Among the new bills introduced in the legislature this week is a cap on the motor fuel tax (HB399). The flat tax rate on a gallon of gas is 17.5 cents. The variable wholesale rate is 3.5 cents per gallon or 7 percent of the average whosesale price, which slides upward with that price. The new measure would cap that variable price at 15 cents per gallon. The primary sponsors are Republican Representatives Pat McElraft, Ric Killian, Mike Hager and Mike Stone.
Democratic Representative Michael Wray and Republican Mark Hilton introduced HB390 which would eliminate the need for a permit to buy a pistol, just as you don’t need a permit to buy a rifle. Because a crossbow has a trigger you also need a permit to buy one. This bill would also eliminate the need for that.
If you go crossbow hunting on your motorcycle you may soon be able to leave one piece of equipment home, your helmet. A helmet is mandatory for everyone on a motorcycle or moped, but HB392 would drop that requirement for anyone 18 and older. So then it would just be required for those under 18. The primary sponsors are Republicans Kelly Hastings, Tim Moore and Darrell McCormick.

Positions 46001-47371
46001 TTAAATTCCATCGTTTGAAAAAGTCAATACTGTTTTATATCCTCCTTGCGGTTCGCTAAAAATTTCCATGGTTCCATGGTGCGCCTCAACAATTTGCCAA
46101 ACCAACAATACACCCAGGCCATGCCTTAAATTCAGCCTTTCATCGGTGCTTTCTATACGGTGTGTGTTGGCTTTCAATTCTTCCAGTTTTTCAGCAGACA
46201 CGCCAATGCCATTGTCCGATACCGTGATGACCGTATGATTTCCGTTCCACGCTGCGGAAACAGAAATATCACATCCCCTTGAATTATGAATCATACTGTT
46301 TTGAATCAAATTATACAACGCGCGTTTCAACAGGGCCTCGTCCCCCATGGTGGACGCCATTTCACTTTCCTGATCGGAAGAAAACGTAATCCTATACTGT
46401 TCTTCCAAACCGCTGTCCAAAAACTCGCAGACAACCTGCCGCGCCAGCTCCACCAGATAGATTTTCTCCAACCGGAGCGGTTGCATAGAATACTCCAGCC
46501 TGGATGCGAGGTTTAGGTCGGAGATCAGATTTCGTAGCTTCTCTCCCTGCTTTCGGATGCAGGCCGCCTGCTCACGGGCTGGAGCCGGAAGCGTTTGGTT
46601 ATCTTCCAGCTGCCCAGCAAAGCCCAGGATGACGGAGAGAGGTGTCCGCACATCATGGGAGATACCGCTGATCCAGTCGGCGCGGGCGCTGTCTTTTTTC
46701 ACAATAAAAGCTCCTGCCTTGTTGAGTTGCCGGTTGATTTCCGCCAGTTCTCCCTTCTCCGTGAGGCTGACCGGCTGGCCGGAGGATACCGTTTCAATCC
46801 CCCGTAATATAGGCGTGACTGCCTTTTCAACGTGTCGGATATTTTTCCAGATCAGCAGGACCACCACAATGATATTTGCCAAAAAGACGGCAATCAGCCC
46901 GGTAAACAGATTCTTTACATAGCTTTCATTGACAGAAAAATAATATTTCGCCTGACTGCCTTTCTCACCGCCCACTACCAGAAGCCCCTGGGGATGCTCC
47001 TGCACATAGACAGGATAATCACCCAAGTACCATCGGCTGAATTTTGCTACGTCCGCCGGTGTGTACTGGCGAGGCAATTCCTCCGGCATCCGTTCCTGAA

There would be more money available for school construction under SB362. Republican Senators Jerry Tillman and Tommy Tucker want to increase the amount of lottery proceeds that could used for building schools. The bill would take funds from reducing class size to increase the amount for capital needs. Currently five percent of net lottery revenue is put in a reserve fund, 50 percent is earmarked for class size reduction and 40 percent is used for construction. The proposal would increase the construction funds to 90 percent.
Republican Representative Pat Hurley introduced HB394, which would allow state employees to volunteer for shorter hours to save money. It says state agencies could authorize flexible work schedules for employees. The departments could okay30 hour work weeks or even fewer hours. Of course, that employee’s pay would be reduced accordingly.
Then there is HB396 offered by Republican Representatives Harold Brubaker, Julia Howard, Danny McComas and Pat Hurley. It would require those applying for a drivers license to be able to speak and write English. The tile of the bill indicates then the state wouldn’t have to print more tests or handbooks, thereby saving money.